How can employers & organizations counter this?
Working from home, and hybrid working has also changed the workplace dynamics as workers are communicating in different ways through virtual modes and on platforms such as Zoom or Teams or Slack etc. Most of these interactions need to be scheduled and cannot replace the chat session in an office that could take place impromptu by the coffee machine, or by just walking into someone’s office. This can cause a disconnect between employees and management.
Wage growth may also be a large factor in why people don’t want to put everything into their careers. In July 2022, the rate of inflation globally hit 8-9%, and the average raise was 3.4%. People are actually earning less money — making them wonder why they should work so hard.
Some of the ways to counter ‘Quiet Quits’ and drive engagement are:
✅Look to improve the employee experience – Talk to them, gather feedback and device ways on how you can make them feel appreciated. It may be as simple as words of encouragement regularly.
✅Ensure realistic workloads – this means appropriate boundaries to maintain a work-life balance. Regular follow through with employees help to make sure these boundaries are clear and conducive to an open and honest relationship.
✅Put mental health as a top priority. Organizations need to encourage employees to look after their well-being through digital wellness awareness and regular check-ins. They also need to foster a positive work culture that helps combat stress.
✅Prioritize career development for your employees. Discuss career paths and find ways to help employees reach their career ambitions with planned and actionable tasks resulting from performance.
✅Make employees feel valued and learn how to manage realistic expectations.
So, what’s the conclusion?
As far as my thoughts are concerned, ‘Quiet Quitting’ is a necessary evil. There is nothing wrong with putting in only the hours that are required provided the job is done. It’s really a good thing if you leave on time, you don’t check your emails outside working hours, and you maintain a work/life balance that suits you – I sincerely encourage everyone to aim for this.
The flip side is that employees use ‘work-life balance’ as a means to not complete work. Quiet Quitting then gets misused to distancing yourself from your role and feeling resentful which is not helpful for anyone – it doesn’t serve the organisation you’re working for, and it doesn’t benefit you in the long run. It does not enable you to develop, nor does it move you forward or let you acquire skills as you are not in that frame of mind to progress. So, if this term means you’ve already got one foot out of the door, then it’s best for everyone if you take that other step over the threshold too – and look for a role where you will feel more fulfilled.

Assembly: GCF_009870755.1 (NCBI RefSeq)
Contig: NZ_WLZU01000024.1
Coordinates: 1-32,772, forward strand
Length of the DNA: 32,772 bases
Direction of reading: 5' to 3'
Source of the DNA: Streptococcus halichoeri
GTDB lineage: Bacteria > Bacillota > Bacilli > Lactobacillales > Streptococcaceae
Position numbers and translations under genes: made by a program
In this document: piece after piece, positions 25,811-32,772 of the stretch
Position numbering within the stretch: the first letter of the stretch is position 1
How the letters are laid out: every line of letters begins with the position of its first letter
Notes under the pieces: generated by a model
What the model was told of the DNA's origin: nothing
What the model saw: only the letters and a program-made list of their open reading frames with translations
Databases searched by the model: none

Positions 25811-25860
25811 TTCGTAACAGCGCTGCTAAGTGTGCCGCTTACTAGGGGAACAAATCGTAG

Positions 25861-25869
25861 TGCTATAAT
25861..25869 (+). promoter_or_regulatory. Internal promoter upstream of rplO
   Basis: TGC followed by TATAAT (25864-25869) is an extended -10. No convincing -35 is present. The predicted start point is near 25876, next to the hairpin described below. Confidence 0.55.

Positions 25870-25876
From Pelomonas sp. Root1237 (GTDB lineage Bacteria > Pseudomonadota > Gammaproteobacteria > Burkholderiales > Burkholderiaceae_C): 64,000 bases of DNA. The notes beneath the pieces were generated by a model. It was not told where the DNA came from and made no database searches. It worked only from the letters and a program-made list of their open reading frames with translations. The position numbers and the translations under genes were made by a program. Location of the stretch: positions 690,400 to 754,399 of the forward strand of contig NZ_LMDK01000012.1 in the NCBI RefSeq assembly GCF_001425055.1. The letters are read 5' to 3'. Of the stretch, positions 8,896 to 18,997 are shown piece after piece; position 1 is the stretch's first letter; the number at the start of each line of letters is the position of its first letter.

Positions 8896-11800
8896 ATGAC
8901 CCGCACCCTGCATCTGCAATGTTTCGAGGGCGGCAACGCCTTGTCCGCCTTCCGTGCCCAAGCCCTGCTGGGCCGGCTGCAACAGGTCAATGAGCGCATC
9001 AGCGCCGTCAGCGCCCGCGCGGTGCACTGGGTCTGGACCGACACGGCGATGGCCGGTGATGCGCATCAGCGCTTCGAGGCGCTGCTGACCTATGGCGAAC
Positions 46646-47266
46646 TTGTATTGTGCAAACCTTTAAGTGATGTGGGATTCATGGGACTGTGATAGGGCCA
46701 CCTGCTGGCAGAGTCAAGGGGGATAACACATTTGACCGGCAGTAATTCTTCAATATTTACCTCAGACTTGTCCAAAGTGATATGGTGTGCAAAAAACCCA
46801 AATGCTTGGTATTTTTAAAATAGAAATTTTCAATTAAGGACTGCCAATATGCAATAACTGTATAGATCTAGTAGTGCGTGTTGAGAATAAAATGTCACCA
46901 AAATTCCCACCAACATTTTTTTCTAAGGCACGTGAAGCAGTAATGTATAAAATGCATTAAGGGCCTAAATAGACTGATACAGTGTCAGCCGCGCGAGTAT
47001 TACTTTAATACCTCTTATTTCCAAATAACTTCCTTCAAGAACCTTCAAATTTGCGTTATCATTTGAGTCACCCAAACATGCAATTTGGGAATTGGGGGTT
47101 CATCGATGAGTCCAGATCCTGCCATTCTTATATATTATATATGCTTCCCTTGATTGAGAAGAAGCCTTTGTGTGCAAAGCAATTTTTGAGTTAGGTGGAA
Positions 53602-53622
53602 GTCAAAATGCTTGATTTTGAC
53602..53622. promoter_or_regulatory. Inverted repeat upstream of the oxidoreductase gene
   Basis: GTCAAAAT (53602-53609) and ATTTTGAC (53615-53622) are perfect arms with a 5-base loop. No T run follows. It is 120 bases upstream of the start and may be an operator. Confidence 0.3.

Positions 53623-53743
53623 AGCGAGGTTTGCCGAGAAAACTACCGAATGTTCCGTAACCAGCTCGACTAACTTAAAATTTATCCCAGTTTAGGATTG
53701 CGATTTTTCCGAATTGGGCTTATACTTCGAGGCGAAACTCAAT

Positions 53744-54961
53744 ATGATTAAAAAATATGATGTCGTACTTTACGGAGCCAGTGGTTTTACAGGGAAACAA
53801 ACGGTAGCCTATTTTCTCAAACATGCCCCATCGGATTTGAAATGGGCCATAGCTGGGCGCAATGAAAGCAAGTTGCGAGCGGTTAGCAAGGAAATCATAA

The best way to look at it?
Quiet quitting is best eyed through the lens of an innovative mind-set that emphasises work life balance positively. As focus on employee well-being continues to gain momentum in modern workplaces, for the first time we are seeing a trend where well-being is taking precedence over productivity. Therefore, establishing clear boundaries and quietly quitting work are seen as the trends that replace overworking and toxic productivity.
It would not be wrong to conclude that ‘Quiet Quitters’ are calling for a perspective shift in how we look at ourselves and define our self-worth in relation to our jobs. This is more with Gen Z who have entered the workforce recently, and especially during the Pandemic and are refusing to define their life based on solely their career. These young professionals are placing more value on what they do outside of work hours and do not want their identity to stem from their jobs. They want to live more, not work more.
The cascading effect then is that it can bolster overall productivity. When employees approache work with less stress or anxiety, it could well give them the energy to better able to fulfil their tasks, and they are also more satisfied with the other areas of their lives.
When workers receive adequate support to develop beyond their regular tasks and outside of work, they too become committed to going above and beyond. Workplace enhancement, engagement strategy and support through Coaching and Mentorship are some of the ways organizations can accomplish enhancing their commitment to employee well-being and consequently stem the tide of Quiet Quitters.